By Sarah Marsh and Gernot Heller
BERLIN (Reuters) - Around half of Germans are prepared to give up some national powers to Brussels in the pursuit of a common European Union financial policy, according to a poll by Emnid for the German magazine Focus.
Some 49 percent of the 1,000 Germans surveyed for the poll supported handing over more power to the EU, in line with the closer European fiscal and political union championed by Chancellor Angela Merkel. Some 44 percent were opposed.
Voters for the opposition Social Democrats (SPD), Greens and Left party were particularly willing to give up some national competences, according to the poll, while voters for the parties in the ruling coalition were more reluctant.
In particular, some 63 percent of supporters of the pro-business Free Democrats (FDP), junior coalition partners in Merkel's coalition, were against giving up any more power to Brussels, according to the poll conducted between July 4 and 5.
This underlines the difficulties Merkel faces in getting her plans for closer political union agreed in Berlin, where patience within her own fractious coalition with measures to stem the euro zone crisis is wearing thin.
Merkel has proposed much tighter fiscal and political ties between EU member states as an essential precondition for any mutualisation of debt - a key demand of struggling southern countries such as Italy.
Many voters in Germany, Europe's paymaster and its biggest economy, are fed up with shelling out billions of euros to prevent countries like Greece defaulting on their debts.
Some senior politicians, including Finance Minister Wolfgang Schaeuble, have said a referendum would be needed to give legitimacy to further political and fiscal union in Europe. This would be the first referendum in Germany since World War Two.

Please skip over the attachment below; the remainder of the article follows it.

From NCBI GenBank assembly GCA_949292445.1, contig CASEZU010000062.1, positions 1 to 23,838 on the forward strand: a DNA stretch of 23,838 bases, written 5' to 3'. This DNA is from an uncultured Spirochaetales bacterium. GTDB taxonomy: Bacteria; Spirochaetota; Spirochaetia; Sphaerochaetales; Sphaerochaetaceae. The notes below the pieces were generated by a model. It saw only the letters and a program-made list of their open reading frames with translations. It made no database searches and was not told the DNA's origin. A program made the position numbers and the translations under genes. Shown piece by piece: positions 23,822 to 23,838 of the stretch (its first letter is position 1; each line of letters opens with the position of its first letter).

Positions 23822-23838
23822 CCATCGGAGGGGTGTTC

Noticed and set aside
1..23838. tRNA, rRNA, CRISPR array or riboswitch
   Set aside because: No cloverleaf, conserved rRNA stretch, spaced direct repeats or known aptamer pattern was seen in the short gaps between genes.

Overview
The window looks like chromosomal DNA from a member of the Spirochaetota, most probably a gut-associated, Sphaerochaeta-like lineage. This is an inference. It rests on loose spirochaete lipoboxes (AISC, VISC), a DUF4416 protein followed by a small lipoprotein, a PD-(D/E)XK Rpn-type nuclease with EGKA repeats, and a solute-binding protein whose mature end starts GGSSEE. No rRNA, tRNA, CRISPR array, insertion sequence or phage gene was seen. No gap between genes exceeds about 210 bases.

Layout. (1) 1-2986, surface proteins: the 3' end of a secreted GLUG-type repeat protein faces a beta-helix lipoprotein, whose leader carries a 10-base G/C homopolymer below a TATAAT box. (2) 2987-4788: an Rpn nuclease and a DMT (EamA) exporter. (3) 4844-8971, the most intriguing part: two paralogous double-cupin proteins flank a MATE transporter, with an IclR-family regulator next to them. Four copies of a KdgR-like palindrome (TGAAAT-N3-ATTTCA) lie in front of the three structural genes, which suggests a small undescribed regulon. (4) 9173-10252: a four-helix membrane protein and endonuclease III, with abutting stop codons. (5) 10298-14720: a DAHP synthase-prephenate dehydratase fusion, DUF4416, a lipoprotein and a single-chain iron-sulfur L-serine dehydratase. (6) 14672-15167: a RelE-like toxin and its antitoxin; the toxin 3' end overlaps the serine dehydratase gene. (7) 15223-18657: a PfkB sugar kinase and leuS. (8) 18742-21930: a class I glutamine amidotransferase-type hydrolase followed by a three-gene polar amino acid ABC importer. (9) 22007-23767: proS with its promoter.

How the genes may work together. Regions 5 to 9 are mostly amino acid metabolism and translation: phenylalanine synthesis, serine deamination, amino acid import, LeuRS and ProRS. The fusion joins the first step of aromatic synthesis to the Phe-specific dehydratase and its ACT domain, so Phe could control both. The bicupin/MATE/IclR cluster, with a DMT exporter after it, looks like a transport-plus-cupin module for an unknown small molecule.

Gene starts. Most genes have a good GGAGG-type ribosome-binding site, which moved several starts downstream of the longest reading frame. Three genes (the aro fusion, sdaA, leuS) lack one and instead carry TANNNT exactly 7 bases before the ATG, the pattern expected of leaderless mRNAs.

The alternative to debt mutualisation in order to overcome the crisis however is "a horror scenario", according to Germany's panel of economic advisers.
The so-called wise men on Friday published their latest report on how they believe Berlin should deal with the crisis, noting that while mutualisation of debt was risky, any other scenario was just as fraught.
The advisers noted that Germany had claims within the euro zone running up to 2.8 trillion euros, meaning a breakup of the common currency bloc would involve high risks for its largest economy, with many creditors unlikely be able to pay back their loans in full.
A euro zone breakup would probably result in a shock of the same scale as occurred after the collapse of Lehman Brothers in 2008, which led to a 5 percent contraction in the German economy.
In the long run, a re-introduction of a stronger Deutschemark would damage Germany's competitiveness on European and global markets, the wise men wrote in their report.
"It should not be overseen that German companies have benefited considerably in the past few year from the fact that they were producing in a currency bloc, whose currency was not seen as a typical 'strong currency' by markets," they added.
The wise men, whose advice the government does not have to follow, reiterated their call for a debt redemption fund.
(Editing by David Holmes)